The heroic era of the great urban cemeteries came in the 19th century, following the creation of joint-stock companies by wealthier nonconformists wishing to be buried in unconsecrated ground. London’s impressive ring of private monumental cemeteries established at this time included Kensal Green (1833), West Norwood (1836), Highgate (1839), Abney Park (1840), Brompton (1840), Nunhead (1840) and Tower Hamlets Cemetery Park (1841). Subsequently known as The Magnificent Seven, many are less magnificent today, for one principal reason: Victorian law deemed all burials to be ‘in perpetuity’, which meant that, on reaching capacity, the income dried up and there was no money left to maintain the graves. This is why, in 1987, Westminster City Council notoriously sold three of its historic cemeteries – Hanwell, East Finchley and Mill Hill – for 15p each to a developer, a decision rescinded when public outcry led the district auditor to rule the sale unlawful.
Alexandre-Théodore Brongniart’s design for Père Lachaise Cemetery in Paris, 1813
For more than 100 years these exuberant Victorian interpretations of the ancient necropolis were splendid creations, establishing a cult of bold funerary architecture, ambitious tree-planting and landscaping schemes, all combined to imbue them with an ethos of melancholy uplift and other-worldliness. In many towns and cities, the same people who designed the public parks designed the cemeteries – John Claudius Loudon being the most famous – and they have remained part of the ‘park family’ ever since. But the cemetery alone wasn’t responsible for creating a monumental, if at times flamboyant, public funerary culture. With interment came elaborate rituals of mourning, of funeral processions, and decades of graveside attendance, upkeep and floral adornment.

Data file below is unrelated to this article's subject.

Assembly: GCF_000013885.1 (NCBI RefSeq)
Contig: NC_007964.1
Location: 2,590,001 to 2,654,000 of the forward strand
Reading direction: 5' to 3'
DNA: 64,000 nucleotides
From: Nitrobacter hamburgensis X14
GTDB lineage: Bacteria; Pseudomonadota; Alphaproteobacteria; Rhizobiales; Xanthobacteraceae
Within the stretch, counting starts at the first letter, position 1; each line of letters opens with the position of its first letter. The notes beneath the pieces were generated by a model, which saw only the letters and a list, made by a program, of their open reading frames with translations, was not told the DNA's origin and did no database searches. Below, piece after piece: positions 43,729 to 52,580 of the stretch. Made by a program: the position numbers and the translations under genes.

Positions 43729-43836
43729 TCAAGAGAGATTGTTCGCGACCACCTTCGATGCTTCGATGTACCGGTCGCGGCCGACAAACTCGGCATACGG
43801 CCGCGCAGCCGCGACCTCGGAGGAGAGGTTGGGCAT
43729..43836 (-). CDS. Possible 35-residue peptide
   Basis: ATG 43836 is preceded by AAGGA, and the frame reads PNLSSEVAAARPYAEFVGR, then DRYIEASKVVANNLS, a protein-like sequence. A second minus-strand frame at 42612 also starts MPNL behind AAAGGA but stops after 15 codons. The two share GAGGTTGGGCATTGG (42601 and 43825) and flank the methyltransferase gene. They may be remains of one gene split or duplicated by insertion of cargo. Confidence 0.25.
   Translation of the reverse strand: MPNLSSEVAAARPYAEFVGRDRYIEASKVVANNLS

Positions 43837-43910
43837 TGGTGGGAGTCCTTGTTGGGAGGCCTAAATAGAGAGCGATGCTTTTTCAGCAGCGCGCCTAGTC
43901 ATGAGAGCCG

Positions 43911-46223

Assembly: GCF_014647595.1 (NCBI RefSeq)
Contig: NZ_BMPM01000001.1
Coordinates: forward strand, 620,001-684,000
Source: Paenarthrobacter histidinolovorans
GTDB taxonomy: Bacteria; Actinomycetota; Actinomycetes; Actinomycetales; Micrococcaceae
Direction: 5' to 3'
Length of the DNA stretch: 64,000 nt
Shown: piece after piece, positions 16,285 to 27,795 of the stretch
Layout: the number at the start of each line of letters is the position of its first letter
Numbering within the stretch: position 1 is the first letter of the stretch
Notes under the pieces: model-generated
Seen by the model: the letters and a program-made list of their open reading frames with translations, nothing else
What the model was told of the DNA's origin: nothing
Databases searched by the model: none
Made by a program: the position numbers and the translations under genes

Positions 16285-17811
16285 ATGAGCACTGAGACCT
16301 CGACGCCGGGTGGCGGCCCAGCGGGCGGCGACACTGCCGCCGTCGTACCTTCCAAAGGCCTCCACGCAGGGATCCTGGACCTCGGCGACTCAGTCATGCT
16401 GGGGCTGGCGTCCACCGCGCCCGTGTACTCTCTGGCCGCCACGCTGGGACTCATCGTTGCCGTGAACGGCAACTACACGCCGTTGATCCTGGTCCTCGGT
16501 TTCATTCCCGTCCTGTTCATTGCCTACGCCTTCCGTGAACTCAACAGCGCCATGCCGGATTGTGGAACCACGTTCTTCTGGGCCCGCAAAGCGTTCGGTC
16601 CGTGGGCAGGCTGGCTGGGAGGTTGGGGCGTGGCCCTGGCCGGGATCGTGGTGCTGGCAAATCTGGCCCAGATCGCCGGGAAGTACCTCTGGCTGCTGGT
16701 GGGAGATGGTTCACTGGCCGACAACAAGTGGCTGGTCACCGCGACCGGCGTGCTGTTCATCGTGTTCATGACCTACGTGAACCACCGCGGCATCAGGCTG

When Georges-Eugène Haussmann, the prefect of the Seine département, proposed closing the older cemeteries of central Paris and moving the remains beyond the city limits in the second half of the 19th century, crowds protested in the street with the cry: Pas de cimetière, pas de cité! These sentiments were prescient. The age of the grand public funeral bringing the city to a halt – often marking the death of a popular politician, a celebrity or even a notorious underworld villain – has been relinquished, now that the newer cemeteries have been relegated to the suburbs. In the midst of modern urban life, death is now invisible.
Source: Look die Bildagentur der fotografen / Alamy